How Will Google Instant Affect Local Search?

Google Instant, Google’s new predictive search result product, is being widely hyped…the end of SEO, not the end of SEO… While it is unlikely to be apocoplytic and end SEO as we know it, it does seems destined to change searcher behavior. That change is likely to affect SEO tactics in general and local SEO in particular.

Will the searcher stop sooner in the search? Will the searcher choose from the drop down or from the main results? Will they continue with their initial search phrase?

Imagine a client that is getting good search traffic on a long tail search “Orlando criminal defense attorney“. Note that Moses and Rooth Attorneys at Law  is F in Local and #2 organically.

Now though lets try it as a user would experience the search with Google Instant. As the use gets to the “n” in typing “orlando crimin” there appears a relevant search results (#2, again Moses and Rooth) AND a relevant drop down, orlando criminal attorney but no 7 Pack:

At this point, it seems unlikely that the searcher will continue typing out their original query. What they will do is unclear. They may just choose the website and visit it or see the phone and call. If they choose Orlando Criminal Attorney from the drop down, where they will see a 7 Pack that provides different results than the original long tail search. Regardless, it seems unlikely that the user will make it to the long tail search with which they started.

It seems clear that SEO is not dead. It does seem likely that searcher behavior will change and SEO will need to change with it.

Full disclosure: Moses and Rooth Attorneys at Law, Orlando criminal attorneys, are currently clients.

Please consider leaving a comment as your input will help me (& everyone else) better understand and learn about local.
How Will Google Instant Affect Local Search? by

32 thoughts on “How Will Google Instant Affect Local Search?”

  1. I think one thing that needs to be mentioned here is that not all searches are at google.com. They are on search bars, like firefox, or in the url bar in the case of google chrome. These results have suggestions and have had them for a long time and google has no way of displaying ppc, or results until this is searches. So yes, it will change, but how many users go to google for ever search or is it a starting place and then a browser search bar takes over.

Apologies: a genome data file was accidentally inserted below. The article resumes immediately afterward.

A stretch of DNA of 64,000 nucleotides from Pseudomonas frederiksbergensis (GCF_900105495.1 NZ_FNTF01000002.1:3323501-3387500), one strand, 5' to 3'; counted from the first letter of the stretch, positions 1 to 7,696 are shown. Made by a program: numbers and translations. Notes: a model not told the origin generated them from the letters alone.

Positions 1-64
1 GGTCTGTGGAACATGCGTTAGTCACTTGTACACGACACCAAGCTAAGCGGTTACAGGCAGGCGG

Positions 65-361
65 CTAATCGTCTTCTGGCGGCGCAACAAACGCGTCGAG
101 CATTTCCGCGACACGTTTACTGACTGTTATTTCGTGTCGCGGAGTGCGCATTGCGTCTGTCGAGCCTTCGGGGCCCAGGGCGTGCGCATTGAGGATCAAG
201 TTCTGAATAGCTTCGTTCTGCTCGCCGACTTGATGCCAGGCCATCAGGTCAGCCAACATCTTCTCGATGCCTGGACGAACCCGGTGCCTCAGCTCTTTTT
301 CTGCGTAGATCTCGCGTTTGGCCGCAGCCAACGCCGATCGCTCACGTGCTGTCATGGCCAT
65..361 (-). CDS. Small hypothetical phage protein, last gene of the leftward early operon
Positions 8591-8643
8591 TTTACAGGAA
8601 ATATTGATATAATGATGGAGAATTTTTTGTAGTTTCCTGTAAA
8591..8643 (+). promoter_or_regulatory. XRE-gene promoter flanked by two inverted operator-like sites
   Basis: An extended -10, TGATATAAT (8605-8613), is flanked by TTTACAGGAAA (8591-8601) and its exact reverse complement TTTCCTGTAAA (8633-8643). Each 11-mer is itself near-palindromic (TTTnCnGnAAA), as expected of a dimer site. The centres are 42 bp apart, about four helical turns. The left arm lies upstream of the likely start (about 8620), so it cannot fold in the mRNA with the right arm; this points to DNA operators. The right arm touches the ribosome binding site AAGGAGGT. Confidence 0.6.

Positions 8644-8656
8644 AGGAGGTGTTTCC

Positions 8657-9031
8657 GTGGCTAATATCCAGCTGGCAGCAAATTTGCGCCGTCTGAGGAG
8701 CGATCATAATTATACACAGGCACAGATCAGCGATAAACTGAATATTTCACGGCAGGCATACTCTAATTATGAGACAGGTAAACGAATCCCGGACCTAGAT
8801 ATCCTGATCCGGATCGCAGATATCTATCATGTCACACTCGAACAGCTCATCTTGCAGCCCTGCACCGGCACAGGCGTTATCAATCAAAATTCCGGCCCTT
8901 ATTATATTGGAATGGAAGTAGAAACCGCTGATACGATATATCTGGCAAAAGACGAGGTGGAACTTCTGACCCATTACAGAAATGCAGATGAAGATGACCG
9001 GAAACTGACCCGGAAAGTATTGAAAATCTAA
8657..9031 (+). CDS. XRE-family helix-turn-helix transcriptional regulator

2. “It seems clear that SEO is not dead. It does seem likely that searcher behavior will change and SEO will need to change with it.”

    Couldn’t have said it better myself. Personally I found Instant to be incredibly annoying and I turned it off immediately. Who knows how much of the general public will do that, though.

    One strange realization I had: I found my eye drawn MUCH more to the top PPC listing than the organic listing as a result of the Instant change. I’m sure Google found plenty of beta tester data to support this “UI” decision financially as well :D.

  3. @David
    I doubt too many folks would ever leave the default mode….it is somewhat distracting but nothing that I won’t get used to….

  4. My biggest question is how this will effect the #’s in google’s keyword tool. Are they counting them based on the typing of the word or the actual “search”. What constitutes a recordable search now?

  5. I’m not getting Instant yet. But as a long time Fire Fox user 90% of my searches are done in the search bar at top of browser and have long taken advantage of the suggested searches as I type.

  6. As far as local search is concerned, instant search could easily frustrate the searcher, given that most likely people type WHAT they want first and then the LOCATION. e.g. criminal attorney orlando.

    My prediction is that this will force SEOs to focus on short and part phrases; not particularly a win in the context of relevance Google!

    e.g. orlando cr OR orlando cri – in the context of the example you give above

  7. @Stever:

    See:

    “Google Search Due to Firefox Default Settings Is Bigger Than Bing, Yahoo; Bidding War Coming Soon [UPDATED]:

    That little search bar at the top right of your Firefox browser (along with the Google search on the default Firefox start page, as a reader pointed out) is driving 9.18% of searches, according to research by advertising network Chitika, Inc.”